Doing loads of cards straight away would have been a terrible idea, unless I wanted my handicap to skyrocket. It's taken me this long to start getting used to the greens and not be hitting 38 putts per round!
But then your handicap would reflect your current ability.

It can also come down just as quickly when you find form.

Two examples of how it can work:
My mate has gone from 2.7 to 4.6
I have gone from 5.7 to 3.0

We have had similar handicaps for years, I have come into form this season after a couple of bad years and he is doing the opposite at present but we are both putting plenty of cards in.
 

Orikoru

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Have you not hit the nail on the head why the slope is fairly low. The difficulty is the greens so there's you answer.

Putting should be a level playing field between low and high handicaps, a 20 foot putt is a 20 foot putt.


But then your handicap would reflect your current ability.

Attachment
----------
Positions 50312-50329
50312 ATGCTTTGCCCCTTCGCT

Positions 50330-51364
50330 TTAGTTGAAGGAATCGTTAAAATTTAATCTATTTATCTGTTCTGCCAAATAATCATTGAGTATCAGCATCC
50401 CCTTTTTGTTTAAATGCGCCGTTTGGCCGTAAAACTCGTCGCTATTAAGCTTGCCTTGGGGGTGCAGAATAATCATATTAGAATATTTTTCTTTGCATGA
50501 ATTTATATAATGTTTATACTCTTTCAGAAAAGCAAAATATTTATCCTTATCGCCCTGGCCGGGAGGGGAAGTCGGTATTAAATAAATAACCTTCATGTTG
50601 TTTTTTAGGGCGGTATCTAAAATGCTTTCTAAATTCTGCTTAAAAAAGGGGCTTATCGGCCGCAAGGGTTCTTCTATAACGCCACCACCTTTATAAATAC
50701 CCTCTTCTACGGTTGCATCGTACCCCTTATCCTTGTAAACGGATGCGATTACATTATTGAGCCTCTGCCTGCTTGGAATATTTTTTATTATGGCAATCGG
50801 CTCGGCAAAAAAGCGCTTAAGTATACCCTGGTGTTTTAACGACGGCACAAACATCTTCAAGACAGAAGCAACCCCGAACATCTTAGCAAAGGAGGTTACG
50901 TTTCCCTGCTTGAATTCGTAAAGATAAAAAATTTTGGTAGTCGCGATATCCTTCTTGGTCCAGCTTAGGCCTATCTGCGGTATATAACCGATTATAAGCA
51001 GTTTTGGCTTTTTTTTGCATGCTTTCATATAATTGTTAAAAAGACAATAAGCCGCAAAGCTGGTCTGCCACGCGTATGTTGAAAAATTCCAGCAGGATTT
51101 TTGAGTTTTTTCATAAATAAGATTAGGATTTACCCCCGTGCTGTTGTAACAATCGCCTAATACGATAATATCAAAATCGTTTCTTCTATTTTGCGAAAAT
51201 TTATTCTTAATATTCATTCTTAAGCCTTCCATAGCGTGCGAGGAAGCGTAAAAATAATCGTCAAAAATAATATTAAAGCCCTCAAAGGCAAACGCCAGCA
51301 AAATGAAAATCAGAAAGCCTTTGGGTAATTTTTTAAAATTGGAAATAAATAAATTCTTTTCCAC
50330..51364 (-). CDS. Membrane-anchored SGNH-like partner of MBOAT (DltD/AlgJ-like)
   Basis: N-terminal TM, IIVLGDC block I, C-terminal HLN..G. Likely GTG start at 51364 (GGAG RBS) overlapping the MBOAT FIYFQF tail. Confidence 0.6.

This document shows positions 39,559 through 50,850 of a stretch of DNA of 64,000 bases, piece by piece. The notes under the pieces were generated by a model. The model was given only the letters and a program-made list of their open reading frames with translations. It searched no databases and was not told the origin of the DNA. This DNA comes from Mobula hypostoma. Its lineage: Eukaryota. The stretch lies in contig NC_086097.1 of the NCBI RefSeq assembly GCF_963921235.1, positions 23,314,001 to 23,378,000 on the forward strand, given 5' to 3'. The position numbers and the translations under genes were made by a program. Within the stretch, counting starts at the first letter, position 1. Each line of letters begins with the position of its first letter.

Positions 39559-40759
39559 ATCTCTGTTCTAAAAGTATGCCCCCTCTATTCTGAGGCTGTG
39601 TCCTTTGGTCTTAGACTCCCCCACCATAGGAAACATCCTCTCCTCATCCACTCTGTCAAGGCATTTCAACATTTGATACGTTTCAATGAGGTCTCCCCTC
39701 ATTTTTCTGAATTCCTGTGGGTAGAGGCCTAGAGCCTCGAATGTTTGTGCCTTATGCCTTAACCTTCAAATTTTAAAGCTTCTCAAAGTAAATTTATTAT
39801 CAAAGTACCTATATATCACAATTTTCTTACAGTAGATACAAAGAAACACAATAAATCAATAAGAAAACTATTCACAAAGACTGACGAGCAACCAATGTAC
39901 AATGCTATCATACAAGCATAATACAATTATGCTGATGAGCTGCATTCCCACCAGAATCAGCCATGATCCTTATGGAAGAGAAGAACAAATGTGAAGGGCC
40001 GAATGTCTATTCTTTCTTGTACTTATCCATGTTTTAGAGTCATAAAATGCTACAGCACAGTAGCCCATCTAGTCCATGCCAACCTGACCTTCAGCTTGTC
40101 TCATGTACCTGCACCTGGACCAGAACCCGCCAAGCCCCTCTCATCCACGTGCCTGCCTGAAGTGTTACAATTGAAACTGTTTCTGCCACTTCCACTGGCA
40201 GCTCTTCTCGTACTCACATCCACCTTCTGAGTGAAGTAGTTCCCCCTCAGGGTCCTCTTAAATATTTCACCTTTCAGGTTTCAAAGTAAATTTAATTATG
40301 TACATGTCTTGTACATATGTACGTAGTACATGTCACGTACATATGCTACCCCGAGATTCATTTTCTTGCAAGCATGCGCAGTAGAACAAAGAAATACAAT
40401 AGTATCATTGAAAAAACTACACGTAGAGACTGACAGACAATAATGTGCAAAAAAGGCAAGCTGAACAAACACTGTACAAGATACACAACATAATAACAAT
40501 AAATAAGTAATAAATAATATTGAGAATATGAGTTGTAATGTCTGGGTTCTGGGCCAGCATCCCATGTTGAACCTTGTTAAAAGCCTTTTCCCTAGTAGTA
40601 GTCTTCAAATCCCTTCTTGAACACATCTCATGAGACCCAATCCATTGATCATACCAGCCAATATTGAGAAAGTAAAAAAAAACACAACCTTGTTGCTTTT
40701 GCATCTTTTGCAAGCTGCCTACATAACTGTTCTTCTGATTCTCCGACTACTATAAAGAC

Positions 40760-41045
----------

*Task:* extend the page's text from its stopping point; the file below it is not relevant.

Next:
It can also come down just as quickly when you find form.

Two examples of how it can work:
My mate has gone from 2.7 to 4.6
I have gone from 5.7 to 3.0

We have had similar handicaps for years, I have come into form this season after a couple of bad years and he is doing the opposite at present but we are both putting plenty of cards in.
My non-comp rounds I like to experiment, hit daft shots, we have generous gimmes on occasions, take drops from not strictly the correct location.. I just can't get my head around the idea of these all counting towards our handicaps. o_O
 

Imurg

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My non-comp rounds I like to experiment, hit daft shots, we have generous gimmes on occasions, take drops from not strictly the correct location.. I just can't get my head around the idea of these all counting towards our handicaps. o_O